Also, crucially, doing and completing a VS is a valuable piece of work experience that is looked on favourably by recruiters – open, free-for-all schemes (as nice as it may be to open the scheme up to wider demographics) will demonstrate that you can fill a sign up form out.

This type of scheme is useful and will provide some insight, but is open to anyone and recruiters can see right through that (despite how many legal bloggers want to brag that they’ve ‘secured’ a place).

For these online schemes to have any of the real worth that the traditional VS had, firms must make the application process as vigorous as any other VS/TC process. Otherwise the VS will become a diluted version of what it once was.


Close Call

CC doing a fantastic job of making sure none of their applicants get sight of the sweatshop until they’re locked into a 2 year training contract.

This isn’t that different to what they do already – previous vac schemes have seen people actually in office for a maximum of 2 days. The rest of the time is spent in classrooms listening to lectures being assessed on how brown you can get your nose.



CC already recruit some of the most tragic trainees in the industry already.

This will only exacerbate the issue.

How do they intend to weed out the incels? If they are recruiting based off some online tosh, they’ll be recruiting all the gimps who want to ask a question 2 minutes into an online presentation that involves merely inverting a topical word into a practise area – “Hello, my name is X, I study at Y, here’s my back story no one asked for or cares about. How is coronavirus affecting your corporate team? Thank you so much. Thank you. Thank you”.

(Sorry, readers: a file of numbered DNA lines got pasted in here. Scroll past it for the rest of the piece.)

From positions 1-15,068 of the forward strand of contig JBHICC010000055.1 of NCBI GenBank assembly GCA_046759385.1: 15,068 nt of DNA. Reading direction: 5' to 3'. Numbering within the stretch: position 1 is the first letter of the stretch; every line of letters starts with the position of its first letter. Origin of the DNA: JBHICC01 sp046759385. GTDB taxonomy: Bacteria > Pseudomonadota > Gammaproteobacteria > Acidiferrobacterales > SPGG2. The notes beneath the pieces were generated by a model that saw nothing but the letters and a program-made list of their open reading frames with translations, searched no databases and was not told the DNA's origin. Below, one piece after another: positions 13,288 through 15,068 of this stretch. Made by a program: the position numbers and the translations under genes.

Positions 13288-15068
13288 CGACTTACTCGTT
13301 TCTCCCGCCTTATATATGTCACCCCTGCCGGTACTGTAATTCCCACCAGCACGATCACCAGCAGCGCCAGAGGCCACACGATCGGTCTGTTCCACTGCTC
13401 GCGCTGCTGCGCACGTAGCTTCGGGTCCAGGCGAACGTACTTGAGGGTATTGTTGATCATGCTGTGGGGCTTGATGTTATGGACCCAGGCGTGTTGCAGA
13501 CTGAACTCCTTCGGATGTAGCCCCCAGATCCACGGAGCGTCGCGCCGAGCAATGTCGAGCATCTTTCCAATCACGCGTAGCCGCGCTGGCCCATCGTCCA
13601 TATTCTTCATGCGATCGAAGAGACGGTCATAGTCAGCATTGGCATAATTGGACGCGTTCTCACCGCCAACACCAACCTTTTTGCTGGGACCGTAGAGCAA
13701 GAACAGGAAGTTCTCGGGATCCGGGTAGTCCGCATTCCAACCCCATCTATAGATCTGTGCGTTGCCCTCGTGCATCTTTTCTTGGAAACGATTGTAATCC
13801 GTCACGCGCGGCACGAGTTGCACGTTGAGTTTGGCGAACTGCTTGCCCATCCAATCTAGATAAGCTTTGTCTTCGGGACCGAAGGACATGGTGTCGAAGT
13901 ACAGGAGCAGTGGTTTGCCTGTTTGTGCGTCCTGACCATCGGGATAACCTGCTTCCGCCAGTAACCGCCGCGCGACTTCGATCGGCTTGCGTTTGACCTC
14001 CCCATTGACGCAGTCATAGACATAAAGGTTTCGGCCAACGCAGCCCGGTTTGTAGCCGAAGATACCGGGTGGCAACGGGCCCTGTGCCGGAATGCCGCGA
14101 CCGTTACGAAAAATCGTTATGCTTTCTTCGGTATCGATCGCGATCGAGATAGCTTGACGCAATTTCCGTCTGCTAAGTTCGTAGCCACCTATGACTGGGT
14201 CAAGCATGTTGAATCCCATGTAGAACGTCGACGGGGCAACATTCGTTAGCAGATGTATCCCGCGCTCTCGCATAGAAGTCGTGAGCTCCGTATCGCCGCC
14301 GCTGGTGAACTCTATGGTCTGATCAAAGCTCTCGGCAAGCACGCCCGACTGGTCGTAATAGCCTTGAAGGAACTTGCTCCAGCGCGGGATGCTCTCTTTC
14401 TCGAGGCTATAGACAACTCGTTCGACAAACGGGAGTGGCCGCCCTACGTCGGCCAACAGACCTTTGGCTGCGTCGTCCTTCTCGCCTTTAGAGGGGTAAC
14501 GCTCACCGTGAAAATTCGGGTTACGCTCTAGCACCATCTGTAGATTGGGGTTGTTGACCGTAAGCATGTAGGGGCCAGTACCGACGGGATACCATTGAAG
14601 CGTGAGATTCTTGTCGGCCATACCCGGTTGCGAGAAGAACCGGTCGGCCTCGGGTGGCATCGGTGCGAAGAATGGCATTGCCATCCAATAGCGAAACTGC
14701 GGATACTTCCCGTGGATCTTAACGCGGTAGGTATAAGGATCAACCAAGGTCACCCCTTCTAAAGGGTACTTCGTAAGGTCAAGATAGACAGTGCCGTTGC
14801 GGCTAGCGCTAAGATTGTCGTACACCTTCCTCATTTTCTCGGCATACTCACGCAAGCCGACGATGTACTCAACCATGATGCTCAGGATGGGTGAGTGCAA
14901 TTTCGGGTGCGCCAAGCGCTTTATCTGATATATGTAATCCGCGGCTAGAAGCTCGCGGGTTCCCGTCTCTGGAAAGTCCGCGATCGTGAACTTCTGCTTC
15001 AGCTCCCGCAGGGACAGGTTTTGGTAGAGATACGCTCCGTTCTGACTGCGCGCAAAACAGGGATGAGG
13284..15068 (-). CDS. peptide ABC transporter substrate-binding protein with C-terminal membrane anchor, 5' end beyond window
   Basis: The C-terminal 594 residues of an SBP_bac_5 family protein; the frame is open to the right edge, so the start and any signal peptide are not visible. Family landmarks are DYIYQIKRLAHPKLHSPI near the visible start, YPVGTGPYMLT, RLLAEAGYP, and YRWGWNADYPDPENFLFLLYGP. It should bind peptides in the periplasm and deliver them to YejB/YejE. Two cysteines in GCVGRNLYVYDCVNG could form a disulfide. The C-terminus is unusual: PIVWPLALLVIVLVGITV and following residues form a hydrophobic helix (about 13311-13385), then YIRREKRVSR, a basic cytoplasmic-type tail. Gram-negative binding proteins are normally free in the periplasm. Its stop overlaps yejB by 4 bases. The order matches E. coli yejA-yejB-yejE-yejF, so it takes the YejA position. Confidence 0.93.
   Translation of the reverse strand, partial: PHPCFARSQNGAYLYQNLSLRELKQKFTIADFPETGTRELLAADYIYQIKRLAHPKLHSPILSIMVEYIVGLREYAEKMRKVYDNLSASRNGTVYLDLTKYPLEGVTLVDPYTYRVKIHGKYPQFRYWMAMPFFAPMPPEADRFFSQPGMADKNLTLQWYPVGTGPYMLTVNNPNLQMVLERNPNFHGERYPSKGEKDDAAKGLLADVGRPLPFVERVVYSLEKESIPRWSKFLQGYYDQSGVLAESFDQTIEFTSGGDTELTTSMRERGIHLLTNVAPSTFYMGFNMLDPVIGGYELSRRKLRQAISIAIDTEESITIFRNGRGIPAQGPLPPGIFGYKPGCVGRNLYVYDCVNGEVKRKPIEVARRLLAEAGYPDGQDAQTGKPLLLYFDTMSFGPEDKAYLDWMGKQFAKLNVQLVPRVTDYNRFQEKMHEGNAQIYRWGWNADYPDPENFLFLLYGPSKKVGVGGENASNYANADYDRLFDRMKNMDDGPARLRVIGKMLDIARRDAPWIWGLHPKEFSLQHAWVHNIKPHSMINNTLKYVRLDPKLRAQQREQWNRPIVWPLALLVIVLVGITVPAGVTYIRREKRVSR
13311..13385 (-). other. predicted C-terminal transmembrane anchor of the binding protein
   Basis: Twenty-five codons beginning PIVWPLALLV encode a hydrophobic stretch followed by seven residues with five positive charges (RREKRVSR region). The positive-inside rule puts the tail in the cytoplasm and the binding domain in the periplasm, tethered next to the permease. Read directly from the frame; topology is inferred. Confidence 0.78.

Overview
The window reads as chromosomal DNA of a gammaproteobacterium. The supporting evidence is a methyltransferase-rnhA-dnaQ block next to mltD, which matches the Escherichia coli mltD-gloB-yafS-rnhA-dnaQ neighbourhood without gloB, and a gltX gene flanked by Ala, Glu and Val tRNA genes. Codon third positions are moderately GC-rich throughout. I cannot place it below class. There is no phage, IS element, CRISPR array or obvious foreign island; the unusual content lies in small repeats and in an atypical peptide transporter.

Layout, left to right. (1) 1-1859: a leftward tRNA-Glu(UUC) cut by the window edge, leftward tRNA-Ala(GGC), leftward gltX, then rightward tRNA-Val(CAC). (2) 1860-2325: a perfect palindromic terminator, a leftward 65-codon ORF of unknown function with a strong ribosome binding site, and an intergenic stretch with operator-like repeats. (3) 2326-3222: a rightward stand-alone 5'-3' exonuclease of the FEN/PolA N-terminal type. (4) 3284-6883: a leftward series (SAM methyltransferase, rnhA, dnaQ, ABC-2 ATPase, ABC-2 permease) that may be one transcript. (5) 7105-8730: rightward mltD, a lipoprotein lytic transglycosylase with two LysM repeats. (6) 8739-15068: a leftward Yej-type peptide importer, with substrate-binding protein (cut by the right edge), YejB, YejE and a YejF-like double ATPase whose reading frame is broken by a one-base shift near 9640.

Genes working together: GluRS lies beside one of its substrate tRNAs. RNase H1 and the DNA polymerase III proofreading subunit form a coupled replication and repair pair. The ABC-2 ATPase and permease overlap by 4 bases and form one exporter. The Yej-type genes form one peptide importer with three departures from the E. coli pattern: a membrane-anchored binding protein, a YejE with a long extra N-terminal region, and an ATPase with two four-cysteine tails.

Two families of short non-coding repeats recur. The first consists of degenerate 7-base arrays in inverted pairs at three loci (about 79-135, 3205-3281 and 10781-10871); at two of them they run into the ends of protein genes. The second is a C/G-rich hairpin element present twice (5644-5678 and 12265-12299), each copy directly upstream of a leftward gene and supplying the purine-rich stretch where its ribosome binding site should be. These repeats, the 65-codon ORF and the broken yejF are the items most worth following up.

Incels bill a fortune and are happy to live life never being promoted higher than “Senior Associate” or, the most tragic title of all “Counsel” (ie not partner). Being tragic is a plus when it comes to profitability of the units in question.



I’m sure CC have told you their extensive recruitment plans going forward. What’s tragic is your employability – focus on that 2:1 buddy.



Can’t beleive I even considered accepting my TC offer from these melts.

I don’t think I could bear being associated with this level of moistness.



With your spelling, they would have promptly put your application into the bin.



Can’t wait for the undergrads to change their LinkedIn titles to “Incoming Year-Round Global Virtual Work Experience Programme Offer Holder at Clifford Chance LLP”


What are they doing

Well, as an undergraduate that wipes off Clifford Chance as a firm I’m considering.



They’ll be gutted, I’m sure.



The equivalent of printing more money.